Team of super vultures deployed in Peru to battle polluters

Outfitted with GoPros and solar-powered GPS trackers, the crew of carrion-loving vigilantes is sniffing out illegal dumps in Lima.

They may be the unlikeliest heroes put to work in the name of the environment, but there they are. Captain Huggin, Captain Phoenix, Captain Aella and a crew of seven more trained black vultures (Coragyps atratus) that have been tasked with doing what they do best: sniffing out rubbage.

But specifically, rather than doing what vultures usually do – circle ominously over dying things or delicately pluck intestines from roadkill – this high-tech team patrols the skies of Lima, Peru on the lookout for illegal trash disposal.

If that sounds odd, consider this. Dan Collyns explains in The Guardian that the city of 10 million people has just four landfills … and countless illegal dumps. “A fifth of the rubbish ends up there, according to the environment ministry,” Collyns notes. “Run-off from the waste contaminates Lima’s main water source, the Rimac river, as well as with the Chillon and Lurin rivers, which flow into the bay of Lima.” With 8,000 tons of trash created a day, it’s really quite a mess.

Vultures© Larsek So what to do? Send in the vultures. The project is called “Gallinazo Avisa” (Vultures Warn) and is a joint collaboration between the U.S. Agency for International Development and Peru’s Ministry of Environment – and it’s really clever. While vultures may have a notoriously creepy reputation, they are nonetheless an important part of ecosystems across the planet – their ability to handle bacteria and their taste for decay makes them great comrades in helping get rid of waste and to help stop the spread of disease. What they may lack in the cute-and-cuddly department they more than make up for in their valuable sanitation skills.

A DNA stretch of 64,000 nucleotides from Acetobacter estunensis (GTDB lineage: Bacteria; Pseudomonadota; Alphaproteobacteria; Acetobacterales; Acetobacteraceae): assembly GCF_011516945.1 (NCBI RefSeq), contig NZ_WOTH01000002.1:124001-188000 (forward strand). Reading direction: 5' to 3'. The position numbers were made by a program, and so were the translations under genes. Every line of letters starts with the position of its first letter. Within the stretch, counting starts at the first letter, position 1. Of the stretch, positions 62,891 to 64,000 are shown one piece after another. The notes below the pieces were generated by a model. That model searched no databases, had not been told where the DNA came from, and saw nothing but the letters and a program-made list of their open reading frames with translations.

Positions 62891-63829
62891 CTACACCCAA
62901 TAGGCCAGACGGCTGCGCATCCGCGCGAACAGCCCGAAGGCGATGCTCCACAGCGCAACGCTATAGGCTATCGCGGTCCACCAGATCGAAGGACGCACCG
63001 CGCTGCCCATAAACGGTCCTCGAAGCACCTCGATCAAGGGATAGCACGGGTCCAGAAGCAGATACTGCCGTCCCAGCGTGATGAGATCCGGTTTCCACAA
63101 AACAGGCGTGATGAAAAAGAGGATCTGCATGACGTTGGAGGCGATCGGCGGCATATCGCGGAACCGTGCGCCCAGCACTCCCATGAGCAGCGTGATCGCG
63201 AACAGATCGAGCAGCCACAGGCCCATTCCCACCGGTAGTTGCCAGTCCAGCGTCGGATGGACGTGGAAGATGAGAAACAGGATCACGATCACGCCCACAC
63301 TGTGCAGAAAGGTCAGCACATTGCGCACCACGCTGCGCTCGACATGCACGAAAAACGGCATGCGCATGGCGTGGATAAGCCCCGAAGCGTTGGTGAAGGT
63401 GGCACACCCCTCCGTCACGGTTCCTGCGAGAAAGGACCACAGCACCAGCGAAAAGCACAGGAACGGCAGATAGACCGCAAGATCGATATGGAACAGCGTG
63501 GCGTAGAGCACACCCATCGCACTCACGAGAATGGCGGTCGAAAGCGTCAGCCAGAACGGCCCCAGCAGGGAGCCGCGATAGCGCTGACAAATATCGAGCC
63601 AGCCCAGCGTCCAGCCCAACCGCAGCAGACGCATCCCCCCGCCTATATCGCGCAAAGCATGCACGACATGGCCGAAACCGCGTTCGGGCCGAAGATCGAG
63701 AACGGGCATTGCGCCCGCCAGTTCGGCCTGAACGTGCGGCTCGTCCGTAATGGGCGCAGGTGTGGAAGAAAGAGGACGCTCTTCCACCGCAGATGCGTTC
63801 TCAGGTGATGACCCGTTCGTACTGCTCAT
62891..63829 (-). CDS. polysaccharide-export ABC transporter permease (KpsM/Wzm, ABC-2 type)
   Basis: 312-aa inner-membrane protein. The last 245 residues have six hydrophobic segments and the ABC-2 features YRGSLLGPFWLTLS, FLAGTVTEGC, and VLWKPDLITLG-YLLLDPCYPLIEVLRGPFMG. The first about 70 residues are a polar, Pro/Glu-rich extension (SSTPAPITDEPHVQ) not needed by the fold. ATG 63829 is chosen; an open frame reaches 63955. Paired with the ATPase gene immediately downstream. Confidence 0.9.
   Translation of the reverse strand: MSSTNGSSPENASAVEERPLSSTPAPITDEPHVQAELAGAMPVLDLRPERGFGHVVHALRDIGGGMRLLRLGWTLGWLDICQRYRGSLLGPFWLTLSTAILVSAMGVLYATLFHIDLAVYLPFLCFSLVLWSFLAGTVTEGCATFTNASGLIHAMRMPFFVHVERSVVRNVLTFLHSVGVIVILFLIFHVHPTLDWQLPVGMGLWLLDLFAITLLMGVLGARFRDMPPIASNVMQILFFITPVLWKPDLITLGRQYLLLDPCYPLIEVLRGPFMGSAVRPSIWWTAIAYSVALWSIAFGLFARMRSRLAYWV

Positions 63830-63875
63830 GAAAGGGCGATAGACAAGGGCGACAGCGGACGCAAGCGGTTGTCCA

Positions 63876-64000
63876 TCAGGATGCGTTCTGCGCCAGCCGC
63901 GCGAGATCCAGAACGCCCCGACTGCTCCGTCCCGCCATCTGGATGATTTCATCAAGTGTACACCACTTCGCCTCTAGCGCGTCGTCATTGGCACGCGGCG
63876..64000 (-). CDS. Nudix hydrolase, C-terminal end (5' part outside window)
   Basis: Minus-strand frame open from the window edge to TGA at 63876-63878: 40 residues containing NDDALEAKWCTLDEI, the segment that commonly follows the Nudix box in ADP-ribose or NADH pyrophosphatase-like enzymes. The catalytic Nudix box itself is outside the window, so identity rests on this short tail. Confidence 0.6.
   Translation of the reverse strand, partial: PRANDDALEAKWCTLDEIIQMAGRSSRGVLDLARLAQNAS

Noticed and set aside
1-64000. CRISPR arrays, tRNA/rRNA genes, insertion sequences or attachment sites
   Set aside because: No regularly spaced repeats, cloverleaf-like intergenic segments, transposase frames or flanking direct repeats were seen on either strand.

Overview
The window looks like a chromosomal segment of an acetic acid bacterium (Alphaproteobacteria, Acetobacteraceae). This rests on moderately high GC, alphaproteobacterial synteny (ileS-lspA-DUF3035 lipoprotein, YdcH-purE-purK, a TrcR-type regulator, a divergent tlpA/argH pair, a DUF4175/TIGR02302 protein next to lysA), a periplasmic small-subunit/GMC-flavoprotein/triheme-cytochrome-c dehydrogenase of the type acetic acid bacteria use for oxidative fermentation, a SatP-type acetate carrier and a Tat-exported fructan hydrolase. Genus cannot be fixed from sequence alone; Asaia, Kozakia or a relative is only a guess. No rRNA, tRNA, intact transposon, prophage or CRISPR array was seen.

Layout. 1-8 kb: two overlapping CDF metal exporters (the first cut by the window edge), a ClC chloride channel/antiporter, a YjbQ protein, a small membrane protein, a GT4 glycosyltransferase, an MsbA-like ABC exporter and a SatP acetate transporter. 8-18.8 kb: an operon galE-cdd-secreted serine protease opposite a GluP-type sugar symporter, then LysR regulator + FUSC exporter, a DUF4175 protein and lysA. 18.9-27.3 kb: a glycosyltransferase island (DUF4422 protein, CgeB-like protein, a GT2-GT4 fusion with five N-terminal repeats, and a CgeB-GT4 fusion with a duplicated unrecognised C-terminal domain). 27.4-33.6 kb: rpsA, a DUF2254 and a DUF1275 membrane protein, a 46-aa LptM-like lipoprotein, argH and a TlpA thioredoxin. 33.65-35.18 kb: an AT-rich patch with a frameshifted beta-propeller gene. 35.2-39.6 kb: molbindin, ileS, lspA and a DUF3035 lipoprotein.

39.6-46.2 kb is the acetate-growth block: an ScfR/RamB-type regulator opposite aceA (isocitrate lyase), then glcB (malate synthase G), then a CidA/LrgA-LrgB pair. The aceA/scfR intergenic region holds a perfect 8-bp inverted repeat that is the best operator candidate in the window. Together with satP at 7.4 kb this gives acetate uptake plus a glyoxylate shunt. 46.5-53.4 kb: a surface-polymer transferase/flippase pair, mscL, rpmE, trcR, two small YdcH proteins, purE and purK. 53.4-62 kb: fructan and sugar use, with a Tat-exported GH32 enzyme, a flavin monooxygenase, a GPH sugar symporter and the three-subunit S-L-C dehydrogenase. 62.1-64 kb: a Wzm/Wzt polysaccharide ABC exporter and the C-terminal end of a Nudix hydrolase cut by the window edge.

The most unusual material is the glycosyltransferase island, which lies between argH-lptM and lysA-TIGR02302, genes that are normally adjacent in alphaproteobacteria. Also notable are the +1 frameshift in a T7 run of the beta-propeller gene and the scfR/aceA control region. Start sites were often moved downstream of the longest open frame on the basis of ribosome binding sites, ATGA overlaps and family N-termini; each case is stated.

So armed with GoPros and solar-powered GPS trackers – which look small enough to be unbotrusive – the Peruvian kettle* of vultures soars above the city; the images they capture are streamed back to headquarters and any illegal dumps they discover are logged, explains Smithsonian Magazine.

"Vultures are our allies in the reduction of organic waste," project director Javier Hernandez tells the Agence France-Presse. "In their search for food, what they're really doing is identifying places where there is organic matter and garbage. We're using that ... to get the GPS coordinates and monitor these sites."

“We share the vulture’s GPS coordinates with the municipalities,” says Hernandez. “It’s their job to collect the rubbish and to try and change the habits of their residents.”

VulturesGallinazo Avisa/Screen captureAnd perhaps changing the habits of the residents is where the vultures really come in handy. The whole project has a great PR component to it – people can even track the vultures’ flights with an online map (above). And it’s all brilliant. It brings great awareness to the problems of waste disposal, and at the same time, helps advance the cause of an otherwise maligned bird that could really use some respect.

MapGallinazo Avisa/Screen captureThe project website provides a lot of educational information and even bios for the team of ten. Plus, one can view the wonderfully gothic explainer video for the project there (which you can also watch below). It’s all over-the-top moody melodrama, narrated by our vulture heroes, in which the virtuous “carthatidae lineage” (aka the vultures) are pitted against sickness and squalor, while we garbage-producing humans hem and haw.

"On one hand, pestilence and disease are hidden among the filth,” one of our vulture heroes says. “On the other hand, humanity is placidly ignoring the danger that threatens."

I don’t know about you, but I’m definitely on Team Vulture.

For more on the project, visit Gallinazo Avisa.

* Bonus arcane trivia for the day! The term kettle means a groups of vultures in flight. Committee, volt, or venue refer to vultures resting in trees. Wake is used for a group of vultures that are feeding.

Tags: Birds | Peru | Waste

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